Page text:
One of the newest releases on this list, Slime Speedway is a definite improvement on its predecessors, feeling far more cohesive and complete than the first two games ever did. Plus, each driver is now finally voiced by his or her proper actor, giving the experience a much-needed injection of charm.
5. The Simpsons: Hit and Run
Platform(s): GameCube, PS2, Xbox, PC Developer(s): Radical Entertainment Publisher(s): Vivendi Universal Games Age Rating: 7+
A sequel to the little-remembered The Simpsons: Road Rage, Hit and Run was essentially a family-friendly version of GTA in which players were tasked with racing around the streets of Springfield trying to avoid pedestrians and occasionally sharing some snarky dialogue with one of the game’s many supporting characters. There’s a plot about Kang and Kodos and a bad batch of Buzz Cola intermeshed with all the action, but most players remember Hit and Run more for its anarchic disdain for US road laws than for its paper-thin plot.
Dig out the PS2 and let your kids marvel at the carnage of one of the most beloved games of its generation.
4. Hot Wheels Unleashed
Platform(s): PS4, PS5, Xbox One, Xbox Series X/S, PC Developer(s): Milestone Publisher(s): Milestone Age Rating: 3+
The signs for Hot Wheels Unleashed seemed relatively inauspicious. The idea of taking a popular brand of decidedly non-digital toys brought to life by children’s imaginations and then putting out a digital tie-in might have been perceived by some as motivated more by money than creative desire.
Thankfully, such reservations were (mostly) unmerited. Players take control of various Hot Wheels vehicles and race against opponents on miniature tracks across a variety of charmingly domestic locations. It’s a bit like a racing simulator crossed with a scene from Toy Story, perfectly evoking that sense of wonder created when the ordinary world becomes extraordinary by virtue of being seen from an entirely new perspective.
Really fun, really inventive and with surprising depth and customisation, Hot Wheels Unleashed is one of the best racing games for kids regardless of whether they’re familiar with the original toys or not.
3. Team Sonic Racing
Platform(s): PS4, Xbox One, PC, Nintendo Switch Developer(s): Sumo Digital Publisher(s): Sega Age Rating: 3+
While proper ring-chasing, high-speed rolling Sonic games are somewhat in the doldrums right now (though Frontiers may well change that), the Blue Blur is finding greater popularity and acclaim when stepping away from his platforming roots to explore different avenues of employment.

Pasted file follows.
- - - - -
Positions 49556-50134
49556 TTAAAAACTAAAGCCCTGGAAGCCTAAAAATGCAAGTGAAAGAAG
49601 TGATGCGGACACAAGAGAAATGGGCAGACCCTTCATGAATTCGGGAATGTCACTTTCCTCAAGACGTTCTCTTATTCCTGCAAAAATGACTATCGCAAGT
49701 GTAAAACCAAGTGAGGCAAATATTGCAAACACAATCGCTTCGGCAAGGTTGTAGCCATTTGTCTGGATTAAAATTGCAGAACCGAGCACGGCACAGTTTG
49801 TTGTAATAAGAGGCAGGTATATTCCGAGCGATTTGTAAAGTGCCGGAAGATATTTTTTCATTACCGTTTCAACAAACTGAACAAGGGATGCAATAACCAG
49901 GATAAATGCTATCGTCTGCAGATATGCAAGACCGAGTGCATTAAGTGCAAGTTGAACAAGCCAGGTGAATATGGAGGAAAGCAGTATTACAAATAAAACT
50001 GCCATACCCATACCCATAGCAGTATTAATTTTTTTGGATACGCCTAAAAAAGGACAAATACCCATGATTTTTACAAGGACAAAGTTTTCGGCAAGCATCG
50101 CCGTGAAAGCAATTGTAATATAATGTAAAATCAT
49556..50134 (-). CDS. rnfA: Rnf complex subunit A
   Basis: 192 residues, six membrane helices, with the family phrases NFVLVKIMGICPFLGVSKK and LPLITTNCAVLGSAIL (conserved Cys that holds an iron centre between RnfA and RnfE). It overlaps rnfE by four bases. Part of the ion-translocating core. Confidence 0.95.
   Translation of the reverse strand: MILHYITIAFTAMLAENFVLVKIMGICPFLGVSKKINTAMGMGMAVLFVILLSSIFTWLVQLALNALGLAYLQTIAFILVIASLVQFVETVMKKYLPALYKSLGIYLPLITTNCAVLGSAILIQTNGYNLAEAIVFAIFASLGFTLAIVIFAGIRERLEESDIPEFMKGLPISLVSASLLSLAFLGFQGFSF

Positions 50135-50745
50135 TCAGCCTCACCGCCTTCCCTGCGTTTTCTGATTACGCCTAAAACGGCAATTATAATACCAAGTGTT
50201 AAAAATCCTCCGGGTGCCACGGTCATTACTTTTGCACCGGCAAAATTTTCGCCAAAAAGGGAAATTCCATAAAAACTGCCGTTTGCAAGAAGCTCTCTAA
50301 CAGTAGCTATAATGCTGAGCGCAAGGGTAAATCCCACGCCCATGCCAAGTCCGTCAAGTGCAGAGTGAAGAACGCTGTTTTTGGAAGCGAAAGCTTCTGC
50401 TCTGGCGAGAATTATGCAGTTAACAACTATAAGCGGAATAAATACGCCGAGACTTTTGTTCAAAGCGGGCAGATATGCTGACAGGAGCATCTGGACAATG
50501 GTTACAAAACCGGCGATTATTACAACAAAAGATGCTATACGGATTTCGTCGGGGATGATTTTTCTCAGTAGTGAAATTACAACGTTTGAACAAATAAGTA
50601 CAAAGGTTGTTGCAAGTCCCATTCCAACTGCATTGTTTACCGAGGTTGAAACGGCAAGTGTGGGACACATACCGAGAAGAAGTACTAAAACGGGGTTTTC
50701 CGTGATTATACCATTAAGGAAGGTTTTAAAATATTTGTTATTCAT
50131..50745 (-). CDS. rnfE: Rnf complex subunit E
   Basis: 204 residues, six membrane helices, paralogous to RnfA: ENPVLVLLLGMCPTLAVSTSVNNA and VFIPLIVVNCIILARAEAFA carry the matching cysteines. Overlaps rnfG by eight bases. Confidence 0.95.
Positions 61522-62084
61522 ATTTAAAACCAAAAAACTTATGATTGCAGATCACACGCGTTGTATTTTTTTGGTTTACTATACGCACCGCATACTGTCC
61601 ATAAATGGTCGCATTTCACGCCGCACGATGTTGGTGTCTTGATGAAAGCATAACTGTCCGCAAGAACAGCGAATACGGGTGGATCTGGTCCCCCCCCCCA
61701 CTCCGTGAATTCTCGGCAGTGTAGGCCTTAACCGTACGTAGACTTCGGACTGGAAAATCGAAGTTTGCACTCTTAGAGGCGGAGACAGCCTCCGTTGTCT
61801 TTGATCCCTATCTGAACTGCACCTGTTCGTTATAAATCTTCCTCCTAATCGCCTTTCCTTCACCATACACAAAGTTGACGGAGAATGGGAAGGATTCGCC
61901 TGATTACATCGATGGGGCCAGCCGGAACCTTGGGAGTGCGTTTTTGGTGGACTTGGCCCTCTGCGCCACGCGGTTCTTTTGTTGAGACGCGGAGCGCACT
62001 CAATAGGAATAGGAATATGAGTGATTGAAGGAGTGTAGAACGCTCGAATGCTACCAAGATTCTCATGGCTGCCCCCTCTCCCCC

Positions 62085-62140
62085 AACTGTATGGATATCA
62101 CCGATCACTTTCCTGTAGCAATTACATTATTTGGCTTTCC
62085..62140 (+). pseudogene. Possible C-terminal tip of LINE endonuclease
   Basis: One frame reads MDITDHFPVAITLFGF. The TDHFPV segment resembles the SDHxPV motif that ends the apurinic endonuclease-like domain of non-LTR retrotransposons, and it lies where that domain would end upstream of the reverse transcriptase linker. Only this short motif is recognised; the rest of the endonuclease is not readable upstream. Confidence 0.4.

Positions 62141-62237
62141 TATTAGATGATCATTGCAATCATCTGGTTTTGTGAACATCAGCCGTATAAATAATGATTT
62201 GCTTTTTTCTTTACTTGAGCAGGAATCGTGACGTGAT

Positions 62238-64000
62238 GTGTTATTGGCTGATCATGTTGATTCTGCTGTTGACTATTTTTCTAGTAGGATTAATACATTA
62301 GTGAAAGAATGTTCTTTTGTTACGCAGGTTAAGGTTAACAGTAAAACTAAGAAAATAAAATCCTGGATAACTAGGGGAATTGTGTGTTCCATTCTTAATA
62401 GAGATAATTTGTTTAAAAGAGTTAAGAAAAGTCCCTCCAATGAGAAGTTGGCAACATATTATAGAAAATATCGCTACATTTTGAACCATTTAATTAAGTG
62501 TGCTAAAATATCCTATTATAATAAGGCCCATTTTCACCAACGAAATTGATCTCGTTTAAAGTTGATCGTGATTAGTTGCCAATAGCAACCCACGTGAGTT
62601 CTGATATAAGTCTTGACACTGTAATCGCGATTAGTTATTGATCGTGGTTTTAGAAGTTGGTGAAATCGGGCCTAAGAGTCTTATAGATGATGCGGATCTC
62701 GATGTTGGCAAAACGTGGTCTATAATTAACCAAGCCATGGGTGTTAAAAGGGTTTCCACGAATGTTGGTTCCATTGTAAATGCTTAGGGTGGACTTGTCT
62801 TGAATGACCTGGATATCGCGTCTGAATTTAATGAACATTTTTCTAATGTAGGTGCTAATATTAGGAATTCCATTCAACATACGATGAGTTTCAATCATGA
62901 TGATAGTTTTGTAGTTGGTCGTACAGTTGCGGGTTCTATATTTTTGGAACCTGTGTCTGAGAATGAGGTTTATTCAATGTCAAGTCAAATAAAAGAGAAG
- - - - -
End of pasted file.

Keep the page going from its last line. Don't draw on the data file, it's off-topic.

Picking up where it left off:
Not only has Sonic been appearing in his own movie adaptations (both quite good), but he’s also a pretty tidy racing driver on the side. Why the fastest animal alive would need to drive a car is a conceptual issue that Team Sonic Racing never really addresses. Maybe it’s to level the playing field for all of the other racers.
Still, TSR is a fine addition to the Mario Kart homage pantheon, a visually dense blockbuster of a racer that should keep young and old minds alike entertained through its smooth karting, varied colourful stages and forgiving playability. It’s not the deepest or the most involved racer you’ll come across, but in terms of a pick-up-and-play diversion, you won’t find many better.
2. Forza Horizon 5
Platform(s): Xbox One, Xbox Series X & S, PC Developer(s): Playground Games Publisher(s): Xbox Game Studios Age Rating: 7+
If there’s one thing that children don’t like, especially those approaching their teenage years, it’s actually being treated like children. At some point, kids are going to want to transfer from exclusively youth-oriented content to more adult experiences, even if said experiences don’t yet necessarily have to involve shooting, profanity or excessive violence.
Forza Horizon 5 is the perfect game for those youngsters now bridging the gap between childhood and adolescence, an eye-popping modern classic that somehow manages to be rewardingly in-depth and fantastically accessible all at the same time.
Platform(s): Nintendo Switch, Wii U Developer(s): Nintendo EAD Publisher(s): Nintendo Age Rating: 3+
Mario Kart is a gaming titan, an unbeatable experience that time and again earns its place atop the winner’s podium. Let the racing cliches abound – pole position, first over the line, the ultimate driving machine, Mario Kart deserves them all. Forget FIFA and Call of Duty, it is Nintendo’s sublime karting icon that surely must go down as the best social multiplayer franchise of all time. As far as the best racing games for kids go, Mario Kart is the unquestionable king of the circuit.
Mario Kart 8 Deluxe, meanwhile, is probably the best the franchise has ever been. A stunning, gorgeous, brilliant racing experience, MK8D provides aeons of entertainment no matter your age. In fact, it’s so good, you can pretty much justify purchasing the Nintendo Switch (for you or your young ones) solely to access the best karter in existence today.
Have your child invite three of their friends over for a session and watch them become the most popular kid in school by the end of the week.